Editorial Comment — December 2013
This Is Not A Drill …
Close Stateside commissaries?
It is time for everyone in military resale to make their voices heard, loud and clear.
For all of you who shop in, provide support to, work in or rely on the system in any way … your friends and associates along with you … and all of us who stand behind you … it is time to shout from the rooftops with the force of two million drill sergeants, to be sure to be understood by all the law- and policymakers in Washington, D.C. who are considering that question.
It is also time to speak with your base commander and ask him or her how your installation and its military employees and families would really fare without a commissary — and along with that, a severely compromised exchange and morale, welfare and recreation (MWR) capability. And the knock-on effects to a hollowed-out military.
Some may say the latest proposal to close Stateside commissaries is merely a bluff or just a negotiating ploy — but the military community and their supporters throughout the nation cannot take that chance: everything is on the table, and everything is at stake. Defense leadership expects their fax machines to spew letters night and day, their mailboxes of every kind to overflow as well, and that's just what must happen — and then some. Meanwhile, there are those who are quietly hoping you are tired of the struggle — that if there is not enough of an outcry, they can then say, “See, no one cares anymore!” … when you know nothing could be further from the truth.
And it's not just the commissary side of the house. If Stateside commissaries are cut, exchanges stand to lose a significant source of their traffic and with it, those revenues. That puts the entire military resale and MWR structure on base in peril. No business, whether for profit or for benefit, can sustain that kind of hit to its top line without drastic effects.
Or has that been the plan all along?
No conspiracy theory is even necessary. If Department of Defense leadership chooses to get its advice from the Defense Business Board and other entities that are hostile to military family benefits, it will get the same advice it always gets.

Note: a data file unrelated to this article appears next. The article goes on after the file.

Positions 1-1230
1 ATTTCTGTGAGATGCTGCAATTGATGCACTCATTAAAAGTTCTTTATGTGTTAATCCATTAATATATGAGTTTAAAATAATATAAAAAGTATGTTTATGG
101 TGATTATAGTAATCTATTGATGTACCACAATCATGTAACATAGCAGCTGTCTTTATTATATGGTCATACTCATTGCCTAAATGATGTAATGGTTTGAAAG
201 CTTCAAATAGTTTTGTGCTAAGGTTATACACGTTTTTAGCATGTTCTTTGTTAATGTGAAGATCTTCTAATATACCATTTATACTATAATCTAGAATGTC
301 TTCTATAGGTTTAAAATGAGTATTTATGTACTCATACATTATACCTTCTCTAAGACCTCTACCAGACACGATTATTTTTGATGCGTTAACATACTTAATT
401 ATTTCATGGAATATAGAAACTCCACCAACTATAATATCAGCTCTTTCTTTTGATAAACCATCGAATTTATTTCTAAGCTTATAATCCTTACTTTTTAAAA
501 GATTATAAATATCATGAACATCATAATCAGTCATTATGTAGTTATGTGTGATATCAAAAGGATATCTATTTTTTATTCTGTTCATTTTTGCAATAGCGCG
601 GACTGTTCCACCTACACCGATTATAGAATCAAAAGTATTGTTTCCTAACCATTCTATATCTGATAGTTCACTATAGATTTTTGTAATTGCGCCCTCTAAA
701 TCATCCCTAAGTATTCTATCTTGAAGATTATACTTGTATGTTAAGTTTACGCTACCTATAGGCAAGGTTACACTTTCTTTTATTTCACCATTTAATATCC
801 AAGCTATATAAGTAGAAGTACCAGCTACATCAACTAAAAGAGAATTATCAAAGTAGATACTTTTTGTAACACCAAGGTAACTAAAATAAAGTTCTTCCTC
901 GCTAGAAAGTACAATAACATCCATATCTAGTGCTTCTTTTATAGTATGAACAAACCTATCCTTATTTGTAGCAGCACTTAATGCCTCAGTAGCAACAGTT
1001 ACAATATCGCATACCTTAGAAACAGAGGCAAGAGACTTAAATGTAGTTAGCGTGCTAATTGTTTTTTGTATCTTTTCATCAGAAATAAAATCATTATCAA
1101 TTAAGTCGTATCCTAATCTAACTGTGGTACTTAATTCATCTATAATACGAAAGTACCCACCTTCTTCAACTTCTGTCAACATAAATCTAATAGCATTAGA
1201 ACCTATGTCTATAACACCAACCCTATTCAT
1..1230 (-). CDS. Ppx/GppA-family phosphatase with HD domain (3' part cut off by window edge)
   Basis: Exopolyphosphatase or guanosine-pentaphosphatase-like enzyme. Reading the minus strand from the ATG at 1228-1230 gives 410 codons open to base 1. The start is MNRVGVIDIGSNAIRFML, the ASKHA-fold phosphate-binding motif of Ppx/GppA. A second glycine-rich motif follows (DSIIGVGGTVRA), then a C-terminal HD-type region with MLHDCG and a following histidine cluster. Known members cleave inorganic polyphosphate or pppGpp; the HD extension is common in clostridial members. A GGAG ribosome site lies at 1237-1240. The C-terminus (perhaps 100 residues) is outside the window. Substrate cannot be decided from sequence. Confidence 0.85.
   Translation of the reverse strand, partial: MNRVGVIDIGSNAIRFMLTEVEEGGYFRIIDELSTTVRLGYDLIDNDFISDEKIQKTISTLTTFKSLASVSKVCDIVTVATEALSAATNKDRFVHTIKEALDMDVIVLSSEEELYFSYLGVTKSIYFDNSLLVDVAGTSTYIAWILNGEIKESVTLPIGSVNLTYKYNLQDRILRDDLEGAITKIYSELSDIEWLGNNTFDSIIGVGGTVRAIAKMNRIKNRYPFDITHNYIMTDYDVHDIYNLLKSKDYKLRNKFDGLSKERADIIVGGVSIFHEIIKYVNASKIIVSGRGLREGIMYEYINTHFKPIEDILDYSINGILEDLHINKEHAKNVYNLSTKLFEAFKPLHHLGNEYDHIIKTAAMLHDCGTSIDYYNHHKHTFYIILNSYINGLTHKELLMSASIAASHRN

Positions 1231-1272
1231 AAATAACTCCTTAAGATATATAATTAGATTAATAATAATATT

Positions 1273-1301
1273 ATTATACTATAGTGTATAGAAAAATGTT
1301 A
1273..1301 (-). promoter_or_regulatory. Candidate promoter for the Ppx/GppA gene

The commissary benefit costs just one-quarter of one percent of the overall military budget, but these advisors go after this small fraction again and again like a pack of hyenas, while the real carcass of waste, fraud and abuse lies out of sight, bloated but undisturbed.
Commissaries have proven to be a beneficial elixir that provides sustaining power to the nation's military families, a 6-to-1 benefit to DoD, and a critical on-base resource for installation commanders all over the world. Cut one billion here, and DoD will immediately lose multiple billions in tax benefits, savings to patrons and untold synergies in servicemember morale.
That defense agency leaders and planners are required to go through this exercise every time the budget comes up is shameful. It not only alarms and demoralizes military families and servicemembers, and strikes concern in valorous retired veterans' hearts, but also damages these businesses' ability to operate. It has already caused too many people to lose their jobs in a demographic where military dependents and spouses suffer disproportionately.
But it is not just an exercise this time. This is not a drill.
The matter is urgent, people! The DoD budget request that really matters, the one that locks in funding for 2015 and sets the tone for the future, is being drawn up RIGHT NOW, as we write, and will be sent to Congress by February.
Write your local Representative and your Senator as well; write the President and send a copy to the Secretary of Defense. Remind them that Military Resale is an integral part of national security, and that it returns up to six dollars for every one that is spent on it every day! Let them know how closing commissaries would impact your customers, your families, your installation and American suppliers.
We have it on good authority that when members of Congress receive mail on this kind of issue — letters are so rare in this electronic age — that it grabs their attention.
Exercise your right of free speech. Tell them, “Enough is enough — those who keep us a nation free to exercise free speech deserve better!” They deserve all the best efforts the military community and its advocates, and the most ardent support Congress and the Department of Defense can muster — for without them, there is no department, there is no defense, and there is no freedom.